There were times when the trays did not yield any words; eyes averted, little heads shook "no."  I wouldn’t press. I would ask permission, which was always granted, to photograph the tray and not take them apart until the person had departed.  I really had to watch the time when using sand trays.  I didn’t want any subsequent visitors to view another’s tray. So much for resting in between sessions, but in a way it was restful, lining all the horses back up on the animal shelf and digging up the secrets that had been buried in the sand.  Yes, the wet sand was a little messier to deal with, but those were some great worlds that were created when they had water in them.

This week I have been opening the boxes of toys I used for so many years.  They have been stored away while I was down in Carmel seven years. Since returning home I have taken yet another year to contemplate whether I want to, and whether it truly makes sense to have a dedicated therapy office again; I have decided that I will not.  It was interesting to me how like a child looking at my own story I felt as I explored the boxed up toys.  There were my little black rats, plastic flies, beautiful white doves, wedding cake toppers, muscle men, guns, garbage cans, tiny wine bottles, beer cans, horses, swans, flags, balloons on wires, fences, beds, cats, dogs, swings,umbrellas, knives, eggs and those plastic leaves and trees. I found space ships, red wagons, bikes, skateboards and cars as well as tiny money and miniature playing cards, babies and old ceramic figurines. There are even people that I made and baked out of clay to be sure the many colors of flesh and types of bodies we come in were represented. The basket trays had dividers and I  had filled them with mirrors, custom made wooden blocks, logs from my garden pruning and smooth stones from the beach. 

Just a few of the odd odds and ends...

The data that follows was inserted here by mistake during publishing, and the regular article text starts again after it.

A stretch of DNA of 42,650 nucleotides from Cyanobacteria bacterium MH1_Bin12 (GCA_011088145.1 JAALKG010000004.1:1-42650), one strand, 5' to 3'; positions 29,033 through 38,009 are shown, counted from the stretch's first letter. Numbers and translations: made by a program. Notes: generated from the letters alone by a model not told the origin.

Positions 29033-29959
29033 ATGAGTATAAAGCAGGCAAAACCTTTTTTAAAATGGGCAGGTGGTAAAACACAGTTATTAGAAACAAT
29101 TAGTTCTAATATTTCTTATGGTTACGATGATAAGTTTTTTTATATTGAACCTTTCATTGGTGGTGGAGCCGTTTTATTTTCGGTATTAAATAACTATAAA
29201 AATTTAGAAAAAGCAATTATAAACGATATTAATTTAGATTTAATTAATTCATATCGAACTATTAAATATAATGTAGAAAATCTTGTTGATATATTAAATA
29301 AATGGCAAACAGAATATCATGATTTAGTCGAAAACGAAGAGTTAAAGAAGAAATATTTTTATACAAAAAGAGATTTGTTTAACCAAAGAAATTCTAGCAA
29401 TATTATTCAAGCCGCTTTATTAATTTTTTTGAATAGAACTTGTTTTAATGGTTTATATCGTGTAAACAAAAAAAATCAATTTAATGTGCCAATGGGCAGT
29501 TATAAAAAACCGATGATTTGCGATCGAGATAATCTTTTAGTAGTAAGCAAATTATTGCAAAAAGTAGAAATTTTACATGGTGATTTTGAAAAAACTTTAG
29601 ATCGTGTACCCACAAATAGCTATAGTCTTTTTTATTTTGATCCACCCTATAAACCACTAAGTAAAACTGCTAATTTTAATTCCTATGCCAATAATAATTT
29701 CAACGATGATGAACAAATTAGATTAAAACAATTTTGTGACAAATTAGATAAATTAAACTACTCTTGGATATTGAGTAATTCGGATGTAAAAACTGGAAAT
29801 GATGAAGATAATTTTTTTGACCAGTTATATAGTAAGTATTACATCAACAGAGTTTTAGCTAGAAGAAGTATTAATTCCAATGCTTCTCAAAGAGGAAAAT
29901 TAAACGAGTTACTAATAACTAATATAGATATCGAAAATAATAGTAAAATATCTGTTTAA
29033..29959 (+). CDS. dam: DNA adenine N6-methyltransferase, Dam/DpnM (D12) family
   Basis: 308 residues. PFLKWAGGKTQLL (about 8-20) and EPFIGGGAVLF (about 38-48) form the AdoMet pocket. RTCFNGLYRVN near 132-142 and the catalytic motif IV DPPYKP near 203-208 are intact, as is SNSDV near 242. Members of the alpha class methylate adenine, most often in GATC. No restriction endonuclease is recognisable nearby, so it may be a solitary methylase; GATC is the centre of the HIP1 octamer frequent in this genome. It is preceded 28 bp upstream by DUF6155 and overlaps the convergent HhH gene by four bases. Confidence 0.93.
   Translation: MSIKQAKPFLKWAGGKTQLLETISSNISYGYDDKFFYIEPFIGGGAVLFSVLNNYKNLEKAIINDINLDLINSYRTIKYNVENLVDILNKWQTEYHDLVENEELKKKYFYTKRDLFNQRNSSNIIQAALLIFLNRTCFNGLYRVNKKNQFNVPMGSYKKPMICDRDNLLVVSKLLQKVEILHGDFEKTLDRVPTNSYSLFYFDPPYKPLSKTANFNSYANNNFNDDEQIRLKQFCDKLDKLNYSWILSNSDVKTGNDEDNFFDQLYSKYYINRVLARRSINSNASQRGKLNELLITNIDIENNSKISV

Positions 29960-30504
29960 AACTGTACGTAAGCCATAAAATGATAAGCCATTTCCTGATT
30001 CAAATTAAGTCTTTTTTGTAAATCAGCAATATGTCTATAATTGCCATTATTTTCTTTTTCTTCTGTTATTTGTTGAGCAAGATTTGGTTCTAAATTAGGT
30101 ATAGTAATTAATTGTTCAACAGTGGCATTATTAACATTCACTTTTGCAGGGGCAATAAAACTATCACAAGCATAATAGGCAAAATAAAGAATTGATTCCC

One day a child who hid behind my couch most of his first session made a winding path of pebbles up a mountain he had shaped.  He took pieces of green cloth from the shelf, made a tent, planted a tree next to it and stuck a flag on the mountain’s peak.  He was starting to believe he could feel better about his life, but there still weren’t many people he could trust.  Not a dog or a squirrel or even a bird was up there with him; he was so alone.  But he had made a path and we talked about how he could choose to come back down the mountain when he felt safe. Eventually he chose to bring many more elements into his world and his mountain got more decorated and his valley had some new doings too.

Well, I have decided to give myself free rein. It's time for a new field of vision.  I have some ideas and like some of the young children I watched grow, I think I'll just set  down a few stepping stones one after the other … yes.

Wednesday, December 31, 2014

At the Gate of the New Year

Greetings as we await the New Year.
Calendars set off time like fences define space…

and New Year’s Eve sits on the line a bit like a gate. 

I find gates fascinating in their ability to invite or repel.

A friend reflecting on how "as we enter a New Year we do not know what lies ahead," posted a few lines from a poem. Of course we don’t know what's ahead, we never really do, and that can strike one alternately as both exciting and at times repellent.